Abstract: FR-PO521

Functional Iron Deficiency and Incident Diabetes Risk in US Veterans with Pre-Dialysis CKD

Session Information

Category: Chronic Kidney Disease (Non-Dialysis)

  • 304 CKD: Epidemiology, Outcomes - Non-Cardiovascular

Authors

  • Cho, Monique E., Veterans Health Administration, Salt Lake City, Utah, United States
  • Hansen, Jared, Veterans Health Administration, Salt Lake City, Utah, United States
  • Peters, Celena B., Veterans Health Administration, Salt Lake City, Utah, United States
  • Sauer, Brian C., Veterans Health Administration, Salt Lake City, Utah, United States
Background

While the association between iron overload and diabetes is well established, the possible adverse metabolic effect of iron deficiency, both functional and absolute, has not been investigated in any population, including those with CKD.

Methods

We performed a historical cohort study using the national data from the Veterans Affairs Informatics and Computing Infrastructure. We identified a non-diabetic, pre-dialysis CKD cohort (MDRD eGFR <60 mL/min/1.73m2) with at least one set of iron indices between 2006-2015. The clinical characteristics were determined from the ICD-9 codes and laboratory data during the baseline period, defined as the year preceding the first available iron indices. Patients with diabetes, ESRD, genetic and chronic disorders affecting iron metabolism were excluded. The cohort was divided into 4 iron groups based on the joint quartiles (Q) of transferrin saturation (Tsat) and ferritin: FID, 1st Tsat Q + 3rd−4th ferritin Qs; Low Iron (LI) reflecting absolute iron deficiency, 1st Tsat+ferritin Qs; High Iron (HI), 4th Tsat+ferritin Qs; and Reference (R), 2nd−3rd Tsat+ferritin Qs. Incident diabetes was determined by the ICD-9 codes. Matching weights were used to determine the effect of iron status on incident diabetes, using R as the comparison group.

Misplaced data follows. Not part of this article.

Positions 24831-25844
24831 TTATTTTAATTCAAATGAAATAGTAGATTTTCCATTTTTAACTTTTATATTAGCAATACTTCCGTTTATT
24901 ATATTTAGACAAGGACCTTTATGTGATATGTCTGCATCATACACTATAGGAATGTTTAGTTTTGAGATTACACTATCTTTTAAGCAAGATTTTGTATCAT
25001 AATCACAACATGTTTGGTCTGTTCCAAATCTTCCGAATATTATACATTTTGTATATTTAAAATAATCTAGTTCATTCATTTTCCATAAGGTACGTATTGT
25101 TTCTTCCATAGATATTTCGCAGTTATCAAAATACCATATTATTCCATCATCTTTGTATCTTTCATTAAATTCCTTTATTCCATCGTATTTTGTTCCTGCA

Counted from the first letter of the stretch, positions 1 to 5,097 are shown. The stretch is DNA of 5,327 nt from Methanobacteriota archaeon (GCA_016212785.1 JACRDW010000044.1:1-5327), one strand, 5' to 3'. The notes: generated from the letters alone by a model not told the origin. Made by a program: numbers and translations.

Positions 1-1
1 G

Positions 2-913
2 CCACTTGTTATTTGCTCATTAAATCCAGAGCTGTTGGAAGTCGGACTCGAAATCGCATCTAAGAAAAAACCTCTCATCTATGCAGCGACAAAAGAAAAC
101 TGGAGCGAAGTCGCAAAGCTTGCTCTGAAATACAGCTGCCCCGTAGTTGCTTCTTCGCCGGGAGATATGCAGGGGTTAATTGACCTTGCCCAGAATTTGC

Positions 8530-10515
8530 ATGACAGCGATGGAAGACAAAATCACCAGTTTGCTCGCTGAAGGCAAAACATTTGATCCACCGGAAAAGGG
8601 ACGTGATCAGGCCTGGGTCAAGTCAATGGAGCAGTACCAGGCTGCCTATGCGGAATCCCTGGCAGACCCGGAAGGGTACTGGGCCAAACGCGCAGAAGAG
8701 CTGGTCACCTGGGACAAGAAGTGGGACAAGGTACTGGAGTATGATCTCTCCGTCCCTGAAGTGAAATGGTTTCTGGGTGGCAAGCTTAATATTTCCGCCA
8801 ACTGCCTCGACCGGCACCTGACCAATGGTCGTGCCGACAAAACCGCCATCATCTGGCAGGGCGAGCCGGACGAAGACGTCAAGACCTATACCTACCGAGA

Results

Of the 1,159,371 Veterans with CKD, 68,728 met the inclusion criteria. The mean±SD for age and eGFR were 74±12 years and 43±11 mL/min/1.73 m2, respectively. The median (IQR) Tsat and ferritin values were 18 (13, 23)% and 98 (53, 150) ng/mL. Of the study cohort, 44% could not be categorized into any of the 4 iron groups. In the remaining 38,428 Veterans, the prevalence for FID, HI, LI, and R were 12%, 21%, 20%, and 47%, respectively. After matching weights were implemented, the covariates were evenly distributed among the iron groups. During the mean±SD follow-up period of 4.0±2.7 years, only FID was associated with increased risk for incident diabetes [Risk Ratio, RR (95% CI), 1.20 (1.09, 1.33)], after successful matching for age, sex, race, BMI, hyperlipidemia, CV history, albumin, hemoglobin, and eGFR. The RRs for HI and LI were 0.98 (0.90, 1.07)] and 1.04 (0.95, 1.13), respectively.

Conclusion

FID, but not absolute iron deficiency, is associated with increased risk for incident diabetes in CKD. Further studies are needed to investigate the underlying mechanisms.

Funding

  • Veterans Affairs Support